|PER||PER Against (Net)|
|Bismack Biyombo||14.8||15.3 (-0.5)|
Strengths: I don’t know what draws me to Bismack Biyombo. Is it his overwhelming love of the game? Or his on-court swagger despite all of the inconsistencies in said game? Whatever it is, I’m ready to admit it. My name is Doug Branson and I have an unhealthy affection for Biz-Ball. When he checks in, I’m on the ready for a destructive swat, a powerful slam or maybe…just maybe…is that?…it can’t be…A BIZ EURO-STEP!!!
His strength lies in a wild card energy that compliments his outstanding defensive athleticism and hard work on the boards. In the right moment, on a perfect night, Bismack Biyombo could turn the tide for the Bobcats. That isn’t something every player in this league has the capability to do. His role was reduced this year with the addition of Jefferson and growth of McRoberts. The reduction in minutes allowed him to use that explosive energy and SOMETIMES avoid making the critical errors that have come to define him among some of the more cynical fans.
Weaknesses: I recently returned from a trip to New York where I managed to catch Of Mice and Men on Broadway. For those, like myself, who somehow managed to dodge this story in high school, Of Mice and Men tells the story of two friends, George and Lenny, trying to find work in depression-era California. George uses his cunning to overcome a lack of physical skill and Lenny relies on his brute strength to overcome a lack of intelligence and awareness.
Lenny got me thinking about Biz. Lenny has a passion for life, he’s rarely knocked off course. His brute strength is coupled with a great heart. But poor Lenny, he struggles to handle small things. For Lenny it was a puppy, for Biz it is a basketball thrown his way. Poor Lenny, he’s painfully unaware of the world that is interacting around him. Biz often finds himself in the wrong place at the wrong time on defense. He’s still unsure of when to help and when he’s no help at all.
All of the strengths I mentioned above come with big caveats. In the end, that’s what Biz is. He’s a big ol’caveat.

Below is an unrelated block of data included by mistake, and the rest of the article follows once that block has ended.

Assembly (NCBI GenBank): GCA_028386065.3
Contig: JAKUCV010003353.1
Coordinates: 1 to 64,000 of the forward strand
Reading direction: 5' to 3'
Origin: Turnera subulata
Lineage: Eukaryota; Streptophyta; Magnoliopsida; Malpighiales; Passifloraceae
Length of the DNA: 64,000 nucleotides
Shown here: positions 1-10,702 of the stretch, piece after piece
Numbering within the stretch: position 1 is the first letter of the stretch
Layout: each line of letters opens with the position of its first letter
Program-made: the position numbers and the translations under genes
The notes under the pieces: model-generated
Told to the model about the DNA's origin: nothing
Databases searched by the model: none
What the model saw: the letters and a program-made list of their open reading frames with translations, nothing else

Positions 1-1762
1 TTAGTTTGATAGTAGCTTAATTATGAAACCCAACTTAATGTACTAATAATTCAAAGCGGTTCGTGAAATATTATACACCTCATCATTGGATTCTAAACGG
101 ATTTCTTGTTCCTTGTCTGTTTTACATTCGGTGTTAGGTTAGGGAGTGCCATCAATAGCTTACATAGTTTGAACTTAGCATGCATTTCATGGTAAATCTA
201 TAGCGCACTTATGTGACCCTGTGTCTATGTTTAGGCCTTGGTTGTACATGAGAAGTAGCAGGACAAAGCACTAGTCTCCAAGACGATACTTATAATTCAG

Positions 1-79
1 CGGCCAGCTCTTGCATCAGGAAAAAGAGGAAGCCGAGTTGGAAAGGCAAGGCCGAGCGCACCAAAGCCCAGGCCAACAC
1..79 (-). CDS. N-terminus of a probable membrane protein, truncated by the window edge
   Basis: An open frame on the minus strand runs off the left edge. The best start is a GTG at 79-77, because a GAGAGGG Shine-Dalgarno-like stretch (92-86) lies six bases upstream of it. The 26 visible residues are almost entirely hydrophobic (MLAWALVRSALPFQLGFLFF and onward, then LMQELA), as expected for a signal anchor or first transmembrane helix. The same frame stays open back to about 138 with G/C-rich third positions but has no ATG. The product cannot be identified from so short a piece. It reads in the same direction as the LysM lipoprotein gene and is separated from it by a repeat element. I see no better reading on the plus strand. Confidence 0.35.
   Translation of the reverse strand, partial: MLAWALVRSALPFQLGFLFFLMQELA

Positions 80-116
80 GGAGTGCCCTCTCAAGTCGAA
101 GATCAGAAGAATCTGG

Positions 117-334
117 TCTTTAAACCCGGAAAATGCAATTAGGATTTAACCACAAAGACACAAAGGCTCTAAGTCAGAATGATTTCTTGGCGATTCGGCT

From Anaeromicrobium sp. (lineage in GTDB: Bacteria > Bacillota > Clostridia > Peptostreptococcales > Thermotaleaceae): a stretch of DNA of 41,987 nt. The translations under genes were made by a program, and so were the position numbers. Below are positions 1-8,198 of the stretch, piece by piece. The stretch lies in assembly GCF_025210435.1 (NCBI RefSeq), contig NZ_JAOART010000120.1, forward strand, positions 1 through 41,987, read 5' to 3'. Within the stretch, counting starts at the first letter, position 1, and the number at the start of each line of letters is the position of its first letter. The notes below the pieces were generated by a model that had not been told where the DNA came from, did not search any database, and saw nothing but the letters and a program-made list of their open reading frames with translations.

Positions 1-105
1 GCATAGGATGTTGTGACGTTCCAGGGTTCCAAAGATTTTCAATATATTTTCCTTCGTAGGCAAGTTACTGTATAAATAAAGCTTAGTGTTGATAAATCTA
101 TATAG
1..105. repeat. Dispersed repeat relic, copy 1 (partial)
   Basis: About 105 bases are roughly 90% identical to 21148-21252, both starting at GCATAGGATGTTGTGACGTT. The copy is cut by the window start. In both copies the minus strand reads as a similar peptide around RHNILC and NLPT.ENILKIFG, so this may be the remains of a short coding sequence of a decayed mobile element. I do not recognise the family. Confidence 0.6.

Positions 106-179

Reasons For Optimism: Look at his picture, above. HOW CAN YOU BE ANGRY WITH THAT FACE?! Fans, including myself, can’t help but want to see this guys succeed. Biyombo is 21 years young without an injury history. His role off the bench as a rim protector played no small part in our team’s ability to maintain a consistently great defense into 2014. He also showed off some serious explosiveness towards the rim and carved out a role as a tough rebounder. He won’t be dealing with any coaching change, drastic scheme change, or (God-willing) significant shift in minutes. Continuity could be Biyombo’s best friend and finally help the young man turn the corner offensively in 2015.
Reasons For Pessimism: Among his offensive struggles are shooting, dribbling, passing but most of all moving without the basketball. He can’t seem to position himself in a way where he’s available for a cutting guard. Defenses can routinely afford to ignore him and double down on drives through the lane. Can this kind of thing be learned, trained away or is it simply an innate sense of basketball fluidity that Biz doesn’t possess? And I’m sorry but I don’t buy the argument that his defense and rebounding abilities allow him to be a complete non-factor on offense.
This Deadspin article outlines the greatest reason to be pessimistic about poor Biz. The ball is not finding its way to the big man in what one could easily reason as a lack of faith amongst teammates. For those who recall the ending to “Of Mice and Men, we know what happens when George loses faith in poor Lenny.
— Stats for this article were compiled from 82games.com